The highly-anticipated Museum of the Bible opens today in Washington, D.C. and promises to be accessible and engaging for all people, regardless of their religious beliefs.
Backed by Hobby Lobby CEO Steve Green, the $500 million museum is located steps away from the National Mall and contains eight floors of biblical artifacts and exhibits from over the centuries.
Some of the exhibits include a replica of the Gutenberg Press, 400 historical artifacts that show how the Bible has changed over time, first editions of the King James Bible, fragments of the Dead Sea Scroll, and an interactive Nazareth village. It also features the rocker Elvis Presley’s Bible, the world’s biggest private collection of Torahs, and walk-through scenes of biblical stories such as Noah’s flood.
“There hasn’t been another building this close to the National Mall that has become available since we acquired it in 2012,” Green previously told The Gospel Herald. “The location would be hard to beat. We just think God has gone before us and helped this building become available when He was ready for it…we just see God’s hand in this whole process.”
Additionally, the 430,000-square-foot museum includes a garden, a restaurant that serves “foods of the Bible”, and a 470-seat theater that will open with the Broadway play “Amazing Grace.” There’s also a rooftop garden with plant varieties that are mentioned in the Bible.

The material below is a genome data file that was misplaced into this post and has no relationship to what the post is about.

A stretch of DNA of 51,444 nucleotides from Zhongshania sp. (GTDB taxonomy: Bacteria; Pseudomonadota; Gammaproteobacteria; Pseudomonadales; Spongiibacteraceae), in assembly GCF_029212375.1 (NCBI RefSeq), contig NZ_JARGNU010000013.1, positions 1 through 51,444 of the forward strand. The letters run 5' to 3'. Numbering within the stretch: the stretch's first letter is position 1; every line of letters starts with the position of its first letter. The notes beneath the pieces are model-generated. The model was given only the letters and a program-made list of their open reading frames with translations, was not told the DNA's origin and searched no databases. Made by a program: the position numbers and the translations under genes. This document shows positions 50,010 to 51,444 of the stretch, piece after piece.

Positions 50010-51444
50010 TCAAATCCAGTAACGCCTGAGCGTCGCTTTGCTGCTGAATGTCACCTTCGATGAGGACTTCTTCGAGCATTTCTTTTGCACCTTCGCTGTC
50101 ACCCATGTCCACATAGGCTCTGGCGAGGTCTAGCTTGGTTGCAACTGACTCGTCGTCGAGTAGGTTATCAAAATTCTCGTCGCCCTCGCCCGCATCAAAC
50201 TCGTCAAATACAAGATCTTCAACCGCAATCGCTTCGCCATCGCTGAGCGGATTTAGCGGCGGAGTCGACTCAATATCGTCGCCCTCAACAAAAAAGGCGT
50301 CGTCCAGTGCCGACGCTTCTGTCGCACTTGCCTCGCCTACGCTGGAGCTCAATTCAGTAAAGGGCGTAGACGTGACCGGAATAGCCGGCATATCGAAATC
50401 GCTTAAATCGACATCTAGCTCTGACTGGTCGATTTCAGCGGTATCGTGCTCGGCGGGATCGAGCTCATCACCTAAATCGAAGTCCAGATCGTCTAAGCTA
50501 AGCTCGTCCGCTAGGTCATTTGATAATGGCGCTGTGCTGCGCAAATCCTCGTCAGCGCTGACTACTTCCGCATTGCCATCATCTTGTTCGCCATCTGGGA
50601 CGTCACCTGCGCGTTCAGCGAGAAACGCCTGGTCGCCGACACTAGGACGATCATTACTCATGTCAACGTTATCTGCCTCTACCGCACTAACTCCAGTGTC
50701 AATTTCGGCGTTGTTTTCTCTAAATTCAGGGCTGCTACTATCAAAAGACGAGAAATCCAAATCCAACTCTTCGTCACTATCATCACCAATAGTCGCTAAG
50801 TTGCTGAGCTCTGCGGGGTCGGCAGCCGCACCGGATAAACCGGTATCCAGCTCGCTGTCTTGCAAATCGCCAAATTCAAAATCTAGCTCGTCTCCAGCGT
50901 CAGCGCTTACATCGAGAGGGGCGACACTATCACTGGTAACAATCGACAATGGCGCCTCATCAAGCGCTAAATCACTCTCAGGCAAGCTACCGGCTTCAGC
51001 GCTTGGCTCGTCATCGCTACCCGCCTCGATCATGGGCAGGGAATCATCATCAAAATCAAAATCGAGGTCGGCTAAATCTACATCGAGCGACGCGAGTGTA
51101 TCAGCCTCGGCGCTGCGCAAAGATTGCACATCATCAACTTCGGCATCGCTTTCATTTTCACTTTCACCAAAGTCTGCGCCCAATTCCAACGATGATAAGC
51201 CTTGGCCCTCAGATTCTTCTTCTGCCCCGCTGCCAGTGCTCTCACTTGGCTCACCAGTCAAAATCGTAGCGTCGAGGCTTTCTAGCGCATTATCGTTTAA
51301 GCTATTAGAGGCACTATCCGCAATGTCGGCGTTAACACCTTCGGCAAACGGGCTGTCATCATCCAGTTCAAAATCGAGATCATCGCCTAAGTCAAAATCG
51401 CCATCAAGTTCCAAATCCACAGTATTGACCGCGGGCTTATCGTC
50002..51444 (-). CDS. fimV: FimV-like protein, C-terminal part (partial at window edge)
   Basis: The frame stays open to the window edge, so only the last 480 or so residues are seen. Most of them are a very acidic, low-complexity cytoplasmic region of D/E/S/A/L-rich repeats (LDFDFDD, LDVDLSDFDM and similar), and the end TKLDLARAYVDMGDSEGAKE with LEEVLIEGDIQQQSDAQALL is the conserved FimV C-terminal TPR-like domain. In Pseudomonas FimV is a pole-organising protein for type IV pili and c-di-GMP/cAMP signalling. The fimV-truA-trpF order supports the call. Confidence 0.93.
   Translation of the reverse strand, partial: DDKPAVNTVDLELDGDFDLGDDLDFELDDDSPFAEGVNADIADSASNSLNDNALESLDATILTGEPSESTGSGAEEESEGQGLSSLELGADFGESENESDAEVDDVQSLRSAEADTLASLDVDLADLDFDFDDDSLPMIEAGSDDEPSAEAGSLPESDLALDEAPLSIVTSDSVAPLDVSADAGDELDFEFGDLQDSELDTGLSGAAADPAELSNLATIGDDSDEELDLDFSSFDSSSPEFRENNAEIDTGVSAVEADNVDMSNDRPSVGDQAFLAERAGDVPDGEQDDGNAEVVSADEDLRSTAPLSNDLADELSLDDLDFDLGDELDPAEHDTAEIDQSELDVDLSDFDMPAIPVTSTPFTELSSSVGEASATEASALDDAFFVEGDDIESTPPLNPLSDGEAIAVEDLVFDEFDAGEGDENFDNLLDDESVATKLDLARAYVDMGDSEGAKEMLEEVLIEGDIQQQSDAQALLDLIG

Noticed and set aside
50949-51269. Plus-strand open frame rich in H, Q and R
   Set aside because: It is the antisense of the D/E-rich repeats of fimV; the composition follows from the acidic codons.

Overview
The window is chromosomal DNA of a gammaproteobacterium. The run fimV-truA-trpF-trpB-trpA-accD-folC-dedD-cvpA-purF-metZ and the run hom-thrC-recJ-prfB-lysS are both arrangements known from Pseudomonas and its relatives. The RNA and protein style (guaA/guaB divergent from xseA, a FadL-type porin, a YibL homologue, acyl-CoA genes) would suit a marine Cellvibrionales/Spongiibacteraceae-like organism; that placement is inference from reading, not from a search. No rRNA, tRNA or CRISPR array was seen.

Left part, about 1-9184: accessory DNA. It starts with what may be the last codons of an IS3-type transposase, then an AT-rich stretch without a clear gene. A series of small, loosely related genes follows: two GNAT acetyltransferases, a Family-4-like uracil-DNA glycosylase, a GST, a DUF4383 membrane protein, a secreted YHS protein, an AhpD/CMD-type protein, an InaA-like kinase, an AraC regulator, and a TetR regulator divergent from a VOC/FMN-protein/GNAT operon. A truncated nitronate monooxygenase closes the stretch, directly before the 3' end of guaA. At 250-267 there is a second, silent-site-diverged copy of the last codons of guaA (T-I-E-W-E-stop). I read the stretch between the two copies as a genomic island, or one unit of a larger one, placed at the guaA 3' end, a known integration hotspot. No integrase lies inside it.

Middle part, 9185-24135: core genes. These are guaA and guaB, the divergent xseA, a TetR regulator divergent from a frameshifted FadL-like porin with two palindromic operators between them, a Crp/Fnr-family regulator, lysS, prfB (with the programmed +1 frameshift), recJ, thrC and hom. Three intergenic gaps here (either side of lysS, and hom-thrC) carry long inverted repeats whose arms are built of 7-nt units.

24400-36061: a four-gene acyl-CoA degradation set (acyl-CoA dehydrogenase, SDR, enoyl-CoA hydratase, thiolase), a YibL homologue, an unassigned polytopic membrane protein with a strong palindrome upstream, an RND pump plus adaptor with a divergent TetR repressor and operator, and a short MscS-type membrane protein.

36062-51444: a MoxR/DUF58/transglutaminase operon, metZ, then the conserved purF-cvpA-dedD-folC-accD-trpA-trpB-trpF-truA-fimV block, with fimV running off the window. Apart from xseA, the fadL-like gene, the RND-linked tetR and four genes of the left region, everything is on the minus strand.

(Photo: The Gospel Herald)
The 430,000-square-foot Museum of the Bible has eight levels and 22-foot-high ceilings, the museum’s height is the equivalent of a 17-story building.
With a $42 million investment in state-of-the-art technology, the Museum of the Bible aims to be the “most technologically advanced museum in the world,” Green said.
“This is not your grandma’s museum,” he said. “If we just put a Bible in a language that I can’t read under a glass case, it only grabs our attention for so long. This book has the most incredible story to be told, and one of the ways to make it alive, to make it engaging, is to use some of the leading technology that is available.”
The museum, the result of seven years of planning, “is not about espousing any one faith,” president Cary Summers told GH back in February. Rather, it aims to educate individuals about the Bible – presented as a historical document – and its impact throughout history.
“Whatever faith a person is, we think that there would be an interest in them understanding the world they live in and how this book impacted their world,” Green said. “This is the best-selling book every year and of all time, there is no close second.”
Admission to the Museum of the Bible is free, although the museum suggests a donation of $15.